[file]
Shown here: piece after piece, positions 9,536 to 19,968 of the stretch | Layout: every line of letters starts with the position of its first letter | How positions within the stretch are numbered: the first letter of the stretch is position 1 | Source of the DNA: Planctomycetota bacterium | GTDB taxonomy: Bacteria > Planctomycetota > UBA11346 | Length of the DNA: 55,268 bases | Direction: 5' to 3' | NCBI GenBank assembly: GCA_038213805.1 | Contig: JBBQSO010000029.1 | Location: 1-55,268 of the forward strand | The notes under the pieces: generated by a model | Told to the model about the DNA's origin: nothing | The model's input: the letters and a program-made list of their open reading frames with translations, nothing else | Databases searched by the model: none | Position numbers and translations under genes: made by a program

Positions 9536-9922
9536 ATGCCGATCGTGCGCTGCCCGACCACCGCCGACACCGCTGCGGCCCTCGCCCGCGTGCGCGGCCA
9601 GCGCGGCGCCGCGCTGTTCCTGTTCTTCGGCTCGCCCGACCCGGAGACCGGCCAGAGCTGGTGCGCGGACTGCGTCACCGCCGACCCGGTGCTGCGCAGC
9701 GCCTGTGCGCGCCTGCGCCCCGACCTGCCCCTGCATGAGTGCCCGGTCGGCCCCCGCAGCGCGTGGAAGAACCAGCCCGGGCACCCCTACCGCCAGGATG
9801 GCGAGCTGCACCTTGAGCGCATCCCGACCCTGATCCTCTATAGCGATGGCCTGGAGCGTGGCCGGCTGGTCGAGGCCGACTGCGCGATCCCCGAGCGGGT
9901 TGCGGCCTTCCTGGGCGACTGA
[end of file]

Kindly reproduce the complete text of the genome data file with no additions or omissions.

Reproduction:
Shown here: piece after piece, positions 9,536 to 19,968 of the stretch | Layout: every line of letters starts with the position of its first letter | How positions within the stretch are numbered: the first letter of the stretch is position 1 | Source of the DNA: Planctomycetota bacterium | GTDB taxonomy: Bacteria > Planctomycetota > UBA11346 | Length of the DNA: 55,268 bases | Direction: 5' to 3' | NCBI GenBank assembly: GCA_038213805.1 | Contig: JBBQSO010000029.1 | Location: 1-55,268 of the forward strand | The notes under the pieces: generated by a model | Told to the model about the DNA's origin: nothing | The model's input: the letters and a program-made list of their open reading frames with translations, nothing else | Databases searched by the model: none | Position numbers and translations under genes: made by a program

Positions 9536-9922
9536 ATGCCGATCGTGCGCTGCCCGACCACCGCCGACACCGCTGCGGCCCTCGCCCGCGTGCGCGGCCA
9601 GCGCGGCGCCGCGCTGTTCCTGTTCTTCGGCTCGCCCGACCCGGAGACCGGCCAGAGCTGGTGCGCGGACTGCGTCACCGCCGACCCGGTGCTGCGCAGC
9701 GCCTGTGCGCGCCTGCGCCCCGACCTGCCCCTGCATGAGTGCCCGGTCGGCCCCCGCAGCGCGTGGAAGAACCAGCCCGGGCACCCCTACCGCCAGGATG
9801 GCGAGCTGCACCTTGAGCGCATCCCGACCCTGATCCTCTATAGCGATGGCCTGGAGCGTGGCCGGCTGGTCGAGGCCGACTGCGCGATCCCCGAGCGGGT
9901 TGCGGCCTTCCTGGGCGACTGA